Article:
Opposition to Trump’s Nominees Continues


 Is consistently voting “no” on President Trump’s nominees obstructionism or is it principled opposition?


That is a question being asked about votes on executive branch nominations. As we noted in a previous blog, some senators were voting against almost all of President Trump’s cabinet nominations.


This trend has continued with even lower-level nominees, which are generally far less controversial than cabinet picks. Consider some of the recent tallies for these nominees:


  • Brock Long, Administrator of the Federal Emergency Management Administration – 95 to 4
  • Scott Brown, Ambassador to New Zealand – 94 to 4
  • Courtney Elwood, General Counsel to the CIA – 67 to 33
  • John Sullivan, Deputy Secretary of State – 93 to 6
  • Terry Branstad, Ambassador to China – 86 to 12
  • Rachel Brand, Associate Attorney General – 52 to 46
  • Jay Clayton, Security and Exchange Commission – 60 to 36


Unlike Ben Carson or Jeff Sessions, none of these nominees has a divisive public record. And yet all received votes in opposition.


There are a handful of senators who vote “no” on almost every nominee put forward by President Trump. Senators Cory Booker (NJ), Kristin Gillibrand (NY), and Kamala Harris (CA) are generally consistent votes in opposition to any Trump nominee. This includes the nomination of Scott Brown, a former senator, to be ambassador to New Zealand. Other senators, however, save their “no” votes for only select nominees.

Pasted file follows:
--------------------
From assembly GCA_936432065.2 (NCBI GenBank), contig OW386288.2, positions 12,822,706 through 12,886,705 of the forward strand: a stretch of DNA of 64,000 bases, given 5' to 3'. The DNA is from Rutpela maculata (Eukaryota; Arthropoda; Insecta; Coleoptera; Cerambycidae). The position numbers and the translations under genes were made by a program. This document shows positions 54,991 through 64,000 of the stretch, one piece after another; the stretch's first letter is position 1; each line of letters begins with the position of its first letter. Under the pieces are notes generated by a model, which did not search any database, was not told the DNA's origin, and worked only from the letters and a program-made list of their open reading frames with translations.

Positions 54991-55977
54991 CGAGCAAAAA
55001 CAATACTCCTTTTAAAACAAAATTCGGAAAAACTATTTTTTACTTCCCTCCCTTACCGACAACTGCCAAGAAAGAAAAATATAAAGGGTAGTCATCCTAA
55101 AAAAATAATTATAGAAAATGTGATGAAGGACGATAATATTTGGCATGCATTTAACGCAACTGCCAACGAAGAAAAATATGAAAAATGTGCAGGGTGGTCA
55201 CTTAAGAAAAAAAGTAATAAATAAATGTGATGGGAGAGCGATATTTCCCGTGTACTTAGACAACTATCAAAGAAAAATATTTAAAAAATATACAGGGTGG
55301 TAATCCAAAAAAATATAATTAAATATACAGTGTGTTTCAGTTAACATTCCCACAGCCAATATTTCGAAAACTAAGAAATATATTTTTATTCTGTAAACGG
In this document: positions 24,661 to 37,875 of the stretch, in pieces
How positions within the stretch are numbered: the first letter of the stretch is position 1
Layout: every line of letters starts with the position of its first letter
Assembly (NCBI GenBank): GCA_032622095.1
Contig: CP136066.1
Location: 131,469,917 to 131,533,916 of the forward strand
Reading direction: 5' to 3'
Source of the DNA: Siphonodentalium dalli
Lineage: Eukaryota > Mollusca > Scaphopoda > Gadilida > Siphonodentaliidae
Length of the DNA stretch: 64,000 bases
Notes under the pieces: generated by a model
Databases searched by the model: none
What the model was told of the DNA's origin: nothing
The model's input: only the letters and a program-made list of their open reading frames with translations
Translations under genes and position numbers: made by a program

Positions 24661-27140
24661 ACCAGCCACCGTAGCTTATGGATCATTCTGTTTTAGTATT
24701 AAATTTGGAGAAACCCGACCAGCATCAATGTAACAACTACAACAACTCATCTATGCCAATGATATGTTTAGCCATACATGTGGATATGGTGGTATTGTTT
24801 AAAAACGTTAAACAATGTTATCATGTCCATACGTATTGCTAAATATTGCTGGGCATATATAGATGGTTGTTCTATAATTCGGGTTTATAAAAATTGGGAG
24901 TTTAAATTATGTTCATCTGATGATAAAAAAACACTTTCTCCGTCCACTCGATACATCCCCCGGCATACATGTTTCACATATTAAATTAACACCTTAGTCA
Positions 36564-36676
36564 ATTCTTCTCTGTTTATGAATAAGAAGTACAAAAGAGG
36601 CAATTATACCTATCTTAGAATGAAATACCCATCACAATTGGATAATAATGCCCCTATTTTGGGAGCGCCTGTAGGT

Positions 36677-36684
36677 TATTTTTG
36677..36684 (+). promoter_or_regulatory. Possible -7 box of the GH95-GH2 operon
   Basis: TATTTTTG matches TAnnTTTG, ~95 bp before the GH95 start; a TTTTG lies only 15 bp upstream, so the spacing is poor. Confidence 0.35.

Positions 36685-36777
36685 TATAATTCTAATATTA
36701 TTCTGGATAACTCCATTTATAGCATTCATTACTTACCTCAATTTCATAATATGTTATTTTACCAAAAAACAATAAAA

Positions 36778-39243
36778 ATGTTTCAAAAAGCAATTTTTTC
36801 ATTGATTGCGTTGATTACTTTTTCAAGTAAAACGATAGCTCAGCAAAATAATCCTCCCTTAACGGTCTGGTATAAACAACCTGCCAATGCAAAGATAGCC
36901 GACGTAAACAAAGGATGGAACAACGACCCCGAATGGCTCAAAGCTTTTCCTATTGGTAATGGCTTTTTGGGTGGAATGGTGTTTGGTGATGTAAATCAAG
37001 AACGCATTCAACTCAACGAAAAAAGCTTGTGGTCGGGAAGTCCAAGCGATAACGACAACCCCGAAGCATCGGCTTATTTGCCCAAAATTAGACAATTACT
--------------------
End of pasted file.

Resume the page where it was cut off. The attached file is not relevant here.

There are some questions if senators are opposing these nominees for political reasons or policy reasons. Rachel Brand, for instance, has a fairly standard record for an appointment to the Justice Department – Supreme Court clerkship, private firm work, and Justice Department experience. But she received the opposition of 46 senators. Patrick Leahy, senator from Vermont, said that Brand “carries a heavily skewed, pro-corporate agenda that would do further harm to the Justice Department and its independence.” Few senators made statements opposing the nomination of Courtney Elwood to be the CIA’s general counsel, but 33 of them voted against her.


Senator Bernie Sanders, an independent who caucuses with the Democrats, defends his vote against a large number of Trump nominees as being about policy, not politics:


“Lost in all of the obvious concern about Russia is the fact that Trump is pushing an extremely, extremely right-wing, reactionary agenda: tax breaks for billionaires, throwing 24 million people off health insurance, and massive cuts to programs that working people need. And many of his appointees are pushing exactly that agenda, and I’m not going to support that.”


Republicans aren’t buying it. A spokesman for Senate Majority Leader Mitch McConnell points out the similarities to votes in the past by senators who eventually ran for president:


“When President Obama, Vice President Biden and Secretary Clinton were in the Senate, they often voted against nominees — even though those nominees had wide bipartisan support — as a means of protecting themselves from their base and setting themselves up for a primary.”


What do you think? Are Democrats who are consistently opposing President Trump’s nominees playing politics? Or are they offering principled opposition to a dangerous policy agenda?


Death Penalty Continues to Be Contentious


In early April, Virginia authorities executed William Morva for the crime of killing a sheriff’s deputy and a hospital security guard. The state’s Democratic governor, Terry McAuliffe, declined to commute the sentence.


In August, Florida is set to resume using the death penalty after an 18-month hiatus. The state Supreme Court had put executions on hold during that time in light of a federal Supreme Court decision. Republican Gov. Rick Scott also stripped Orange-Osceola State Attorney Aramis Ayala of the power to prosecute murder cases because she said that she would never seek the death penalty.